Jackie Robinson gets statue at Dodger Stadium A bronze statue of Brooklyn Dodgers' Jackie Robinson is unveiled outside Dodger Stadium in Los Angeles before the Los Angeles Dodgers' baseball game against the Arizona Diamondbacks, Saturday, April 15, 2017. (AP Photo/Jae C. Hong/AP Photo, File)
Jackie Robinson gets statue at Dodger Stadium
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He was the first black man to play in the major leagues, ending six decades of racial segregation, and a first-ballot Hall of Famer.
 
Fittingly, Jackie Robinson is the first to be honored with a statue at Dodger Stadium in Los Angeles. It was unveiled April 15 on the 70th anniversary of his debut with the Brooklyn Dodgers.
 
Since 2004, baseball has honored Robinson's barrier-breaking career every April, the one day every player on every team wears his retired No. 42 number.
 
Two years ago on Jackie Robinson Day, owner and chairman Mark Walter suggested a sculpture belonged at Dodger Stadium of the six-time All-Star second baseman who starred when the team was in Brooklyn.
 
"He just felt it was an idea whose time had come," said Janet Marie Smith, the team's senior vice president of planning and development.
 
The 77-inch tall bronze statue depicts Robinson as a rookie in 1947 stealing home, a nod to his aggressive baserunning. It weighs 700 pounds and is secured with a 150-pound steel rod. It stands in the left field reserve plaza, with views of downtown Los Angeles in one direction and Elysian Park in the other.
 
Smith said the location was chosen because it's where the majority of fans enter the hillside ballpark that opened 55 years ago.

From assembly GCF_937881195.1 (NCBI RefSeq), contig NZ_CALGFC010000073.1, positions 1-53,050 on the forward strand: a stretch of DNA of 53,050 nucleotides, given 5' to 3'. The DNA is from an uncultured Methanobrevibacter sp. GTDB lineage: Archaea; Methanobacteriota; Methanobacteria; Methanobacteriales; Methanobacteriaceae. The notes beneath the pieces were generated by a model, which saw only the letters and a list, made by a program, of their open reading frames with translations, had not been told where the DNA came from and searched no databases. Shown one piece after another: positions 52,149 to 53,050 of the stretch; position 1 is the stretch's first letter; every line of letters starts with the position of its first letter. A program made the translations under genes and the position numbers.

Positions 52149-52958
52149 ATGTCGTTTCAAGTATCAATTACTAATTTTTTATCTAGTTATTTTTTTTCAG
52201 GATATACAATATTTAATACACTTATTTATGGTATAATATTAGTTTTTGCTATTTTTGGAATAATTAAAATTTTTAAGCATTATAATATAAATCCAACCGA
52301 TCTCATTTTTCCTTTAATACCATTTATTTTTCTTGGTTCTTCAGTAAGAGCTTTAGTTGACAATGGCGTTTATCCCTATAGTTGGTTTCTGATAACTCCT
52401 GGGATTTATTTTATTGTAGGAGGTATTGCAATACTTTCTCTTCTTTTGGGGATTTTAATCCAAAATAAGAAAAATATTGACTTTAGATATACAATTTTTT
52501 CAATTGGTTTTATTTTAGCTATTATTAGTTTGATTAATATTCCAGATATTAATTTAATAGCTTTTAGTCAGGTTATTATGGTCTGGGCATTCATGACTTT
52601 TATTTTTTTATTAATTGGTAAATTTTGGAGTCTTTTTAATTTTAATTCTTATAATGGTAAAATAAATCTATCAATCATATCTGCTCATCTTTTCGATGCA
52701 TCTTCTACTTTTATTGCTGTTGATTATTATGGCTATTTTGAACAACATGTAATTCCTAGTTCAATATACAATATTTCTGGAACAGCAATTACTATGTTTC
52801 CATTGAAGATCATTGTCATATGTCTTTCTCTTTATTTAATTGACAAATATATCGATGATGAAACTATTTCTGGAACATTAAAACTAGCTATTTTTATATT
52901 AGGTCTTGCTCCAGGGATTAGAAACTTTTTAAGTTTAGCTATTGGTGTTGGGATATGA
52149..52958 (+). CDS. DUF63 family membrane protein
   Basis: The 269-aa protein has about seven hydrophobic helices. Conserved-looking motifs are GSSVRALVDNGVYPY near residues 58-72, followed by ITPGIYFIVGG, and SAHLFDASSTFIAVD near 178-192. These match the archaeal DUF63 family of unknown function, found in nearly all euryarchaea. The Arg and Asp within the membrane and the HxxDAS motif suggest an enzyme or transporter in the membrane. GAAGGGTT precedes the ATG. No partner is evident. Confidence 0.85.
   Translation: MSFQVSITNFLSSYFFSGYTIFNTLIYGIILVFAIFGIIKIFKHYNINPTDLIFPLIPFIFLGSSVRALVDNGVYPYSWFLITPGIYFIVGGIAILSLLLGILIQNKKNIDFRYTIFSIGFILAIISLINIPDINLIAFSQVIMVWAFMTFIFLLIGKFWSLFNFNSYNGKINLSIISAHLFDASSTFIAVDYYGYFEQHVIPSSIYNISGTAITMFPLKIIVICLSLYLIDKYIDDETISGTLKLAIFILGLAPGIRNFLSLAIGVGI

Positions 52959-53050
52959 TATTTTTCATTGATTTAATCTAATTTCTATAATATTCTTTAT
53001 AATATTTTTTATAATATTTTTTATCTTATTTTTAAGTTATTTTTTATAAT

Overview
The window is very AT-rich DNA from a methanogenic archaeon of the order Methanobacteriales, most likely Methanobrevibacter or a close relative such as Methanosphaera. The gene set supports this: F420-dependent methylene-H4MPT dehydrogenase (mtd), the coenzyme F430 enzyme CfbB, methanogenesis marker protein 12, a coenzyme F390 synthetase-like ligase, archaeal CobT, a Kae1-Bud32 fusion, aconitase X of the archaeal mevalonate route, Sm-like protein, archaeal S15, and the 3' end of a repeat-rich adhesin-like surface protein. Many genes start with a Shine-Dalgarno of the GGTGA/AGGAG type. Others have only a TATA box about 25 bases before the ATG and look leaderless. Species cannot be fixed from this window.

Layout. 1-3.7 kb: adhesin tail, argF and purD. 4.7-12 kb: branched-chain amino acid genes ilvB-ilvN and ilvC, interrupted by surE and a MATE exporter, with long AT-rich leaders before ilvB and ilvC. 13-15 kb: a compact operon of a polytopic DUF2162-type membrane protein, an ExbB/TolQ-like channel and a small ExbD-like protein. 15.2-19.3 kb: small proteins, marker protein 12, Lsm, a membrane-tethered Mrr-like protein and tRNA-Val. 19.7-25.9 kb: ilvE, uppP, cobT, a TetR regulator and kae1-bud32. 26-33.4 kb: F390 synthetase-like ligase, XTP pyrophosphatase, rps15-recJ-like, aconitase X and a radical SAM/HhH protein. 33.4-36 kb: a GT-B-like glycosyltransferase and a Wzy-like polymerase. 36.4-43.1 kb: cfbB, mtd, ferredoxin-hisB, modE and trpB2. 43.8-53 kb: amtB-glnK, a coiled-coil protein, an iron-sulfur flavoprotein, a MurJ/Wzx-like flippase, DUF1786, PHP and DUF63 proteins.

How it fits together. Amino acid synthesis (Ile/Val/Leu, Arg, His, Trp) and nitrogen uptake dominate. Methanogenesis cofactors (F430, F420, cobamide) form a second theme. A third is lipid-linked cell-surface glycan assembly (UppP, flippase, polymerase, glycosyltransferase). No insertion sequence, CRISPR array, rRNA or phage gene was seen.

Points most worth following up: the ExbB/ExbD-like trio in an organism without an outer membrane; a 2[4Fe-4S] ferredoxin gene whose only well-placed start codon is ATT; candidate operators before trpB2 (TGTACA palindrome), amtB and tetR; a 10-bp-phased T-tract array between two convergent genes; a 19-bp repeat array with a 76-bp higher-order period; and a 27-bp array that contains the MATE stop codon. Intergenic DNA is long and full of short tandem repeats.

On the statue's granite base are three of Robinson's quotes as chosen by the family, including wife Rachel's favorite: "A life is not important except in the impact it has on other lives."
 
"Our goal was to both celebrate Jackie Robinson as an athlete and to acknowledge the important role he had in civil rights and social change in America," Smith said.
 
The family shared numerous photos of Robinson with sculptor Branly Cadet of Oakland, California.
 
"They really wanted me to get the likeness and I assured them I'd be working very hard on that," he said. "That was the element I spent the most time on to capture an expression that would be happening in that moment."
 
Now 94, Rachel Robinson came from the East Coast to attend the unveiling, along with daughter Sharon and son David. Their other son, Jackie Jr., died in a car accident in 1971.
 
"This is going to be a very special time," Sharon Robinson said. "My dad was a humble person and here he is 70 years later being recognized. He used to come home and say, 'I got a standing ovation today,' and he would be so shocked."
 
Robinson's statue at the ballpark is the eighth of him, the most of any American athlete, according to two British researchers.
 
Statistician Chris Stride from the University of Sheffield and Ffion Thomas, a Ph.D. candidate from the University of Central Lancashire, have cataloged Robinson's monuments as part of their Sporting Statues Project database.
 
They found just two of his existing statues depict him playing baseball, while the rest commemorate Robinson's social achievements or association with a particular location.
 
"Each of the statutes, and given their location, reflects the totality of the man," Sharon Robinson said. "He would have wanted that very much."
 
Sharon Robinson views the statue as a fitting connection between her father's California roots and his 10-year Hall of Fame career spent in New York.